Radhakrishnan Nariangadu

Accolite Digital

Distributed caches are an essential layer between the application and persistent storage in the current generation of applications, dealing with large amounts of data. Irrespective of how well the databases and file systems scale, they will still be slower than what the application expects, especially for high visibility applications where the responsiveness is taken for granted.

Therefore, these apps typically save data into an “eventually consistent” data layer and over that, add a distributed cache layer that holds “immediately required” information by the app to facilitate its “responsiveness.” It’s also possible that you might have multiple distributed cache clusters, focused on their specific datasets and operations around them.

Let’s look at a simplified view of how a distributed cache works. The cache distributes the data across nodes of the cluster. The data object is replicated across the cluster, you’ll have the master copy in one node and maybe one or two backup copies in other nodes. This replication, between master and backup, can also occur asynchronously, but typically a Distributed cache synchronous replication is applied for 1 backup atleast.

Distributed caches (dist cache) can hold different types of information which includes:

  1. Reference data – e.g. Country Info - A single in-frequent publisher

  2. “High-frequency” data – e.g. messages - Multiple publishers, rapidly changing data. For example, the cache storing latest 10 messages, ‘point in time’ snapshot. The snapshot update needs to be atomic.

  3. Distributed state – e.g, request counters - Multiple updaters who increment a counter, and these increments need to be atomic. For example, Hazelcast’s PNCounter.

    An interesting cluster wide state management is Nginx’s runtime state sharing feature. Their cluster wide rate limiting feature is implemented over this. Every node of the cluster maintains their copy of the state. Any update is notified to all nodes in the cluster.

Use case 1 mentioned above is the typical use case across majority of the installations.

When a single process updates the dataset, there is no requirement to write synchronization. This is the case of (1). It’s straightforward and simple. This is similar in concept to a single write thread and multiple read threads. The only point to handle is that while the write occurs, all reads should block or use the snapshot prior to the in-progress write operation. Typically, distributed cache implementations will transparently handle the write/read sequencing.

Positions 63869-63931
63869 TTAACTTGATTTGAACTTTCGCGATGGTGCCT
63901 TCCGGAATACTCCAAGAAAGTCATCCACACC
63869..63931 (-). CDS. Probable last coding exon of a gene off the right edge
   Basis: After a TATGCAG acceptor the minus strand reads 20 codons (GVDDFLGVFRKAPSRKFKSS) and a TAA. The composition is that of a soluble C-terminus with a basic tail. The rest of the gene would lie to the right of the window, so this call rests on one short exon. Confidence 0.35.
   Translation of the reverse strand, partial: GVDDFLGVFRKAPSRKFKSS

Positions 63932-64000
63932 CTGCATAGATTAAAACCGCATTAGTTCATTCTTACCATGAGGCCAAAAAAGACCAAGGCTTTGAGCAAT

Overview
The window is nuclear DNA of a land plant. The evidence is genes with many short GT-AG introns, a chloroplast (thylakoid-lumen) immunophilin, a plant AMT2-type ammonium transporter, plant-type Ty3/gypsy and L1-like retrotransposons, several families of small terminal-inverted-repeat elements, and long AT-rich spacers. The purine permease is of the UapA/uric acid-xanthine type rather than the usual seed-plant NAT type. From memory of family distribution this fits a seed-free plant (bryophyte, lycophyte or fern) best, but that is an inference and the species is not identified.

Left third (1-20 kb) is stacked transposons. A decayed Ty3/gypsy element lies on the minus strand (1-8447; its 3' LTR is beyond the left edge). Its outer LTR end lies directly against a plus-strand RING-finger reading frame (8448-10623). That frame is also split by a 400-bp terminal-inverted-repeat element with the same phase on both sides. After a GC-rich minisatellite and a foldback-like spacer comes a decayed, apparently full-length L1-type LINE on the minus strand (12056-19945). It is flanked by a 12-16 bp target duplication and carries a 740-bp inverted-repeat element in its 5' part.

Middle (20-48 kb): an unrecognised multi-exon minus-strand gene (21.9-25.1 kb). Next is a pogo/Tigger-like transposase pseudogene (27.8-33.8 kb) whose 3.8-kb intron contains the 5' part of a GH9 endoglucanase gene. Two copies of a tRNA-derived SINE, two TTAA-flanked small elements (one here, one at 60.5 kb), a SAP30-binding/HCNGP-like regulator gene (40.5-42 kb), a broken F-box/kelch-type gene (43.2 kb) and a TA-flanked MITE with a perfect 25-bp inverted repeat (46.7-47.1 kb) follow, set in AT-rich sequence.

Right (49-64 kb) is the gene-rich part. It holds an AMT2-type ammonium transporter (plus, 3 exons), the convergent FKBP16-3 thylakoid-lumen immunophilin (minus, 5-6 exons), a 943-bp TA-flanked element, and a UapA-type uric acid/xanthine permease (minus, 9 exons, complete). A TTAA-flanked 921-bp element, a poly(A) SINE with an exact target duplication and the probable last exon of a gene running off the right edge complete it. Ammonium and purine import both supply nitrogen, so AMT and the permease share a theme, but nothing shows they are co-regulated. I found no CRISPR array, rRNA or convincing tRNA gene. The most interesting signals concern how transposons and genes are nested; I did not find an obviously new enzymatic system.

But for use cases 2 and 3, the question that arises is “who performs this atomic update?”

Possible update scenarios for use cases 2 and 3 are:

  1. A client of the dist cache can perform an atomic update, but since we have many ‘write’ clients, their write operations need to be sequenced. If not sequenced, the data object could end up in an in-consistent state.

    To sequence across clients, each client will first need to obtain a distributed lock, perform the write operation and then release the lock. Distributed locks are usually available, for example Hazelcast’s Fencedlock and Redis’s RedLock

    But the biggest issue with locks is that they can increase contention in the system if not tuned properly. A distributed lock further adds to latency, due to the network chatter to engage the lock across multiple clients.

  2. The other approach is to handover the update to the dist cache itself. The code execution is ensured to be atomic since the cache has control over all operations within the cluster. Here, one caveat is that the operation(s) handed off to the cache need to be as quick as possible, otherwise you start introducing bottlenecks.

    Examples for approach 2 are…
    • Hazelcast – EntryProcessors and Executor Service.
    • Redis – EVAL that can be used to execute a Lua script.

I’ll strongly recommend you read the documentation to better understand the features and the configuration elements available. A distributed cache which is not tuned correctly to the use case, can introduce latency into the application.

For example, while using the Hazelcast EntryProcessor, it’s best to use the OBJECT storage format instead of Binary. Otherwise, every EntryProcessor update requires SerDe processing to convert to Object for the update and then back to serialized form for storage. Another optimization is to ensure that the EntryProcessor does not return a response if the client does not require the result.

I hope you have found this article insightful. Now, get ready to deep dive into a code demo that showcases what we’ve discussed here. That’s Part 2 of this article – Stay tuned!

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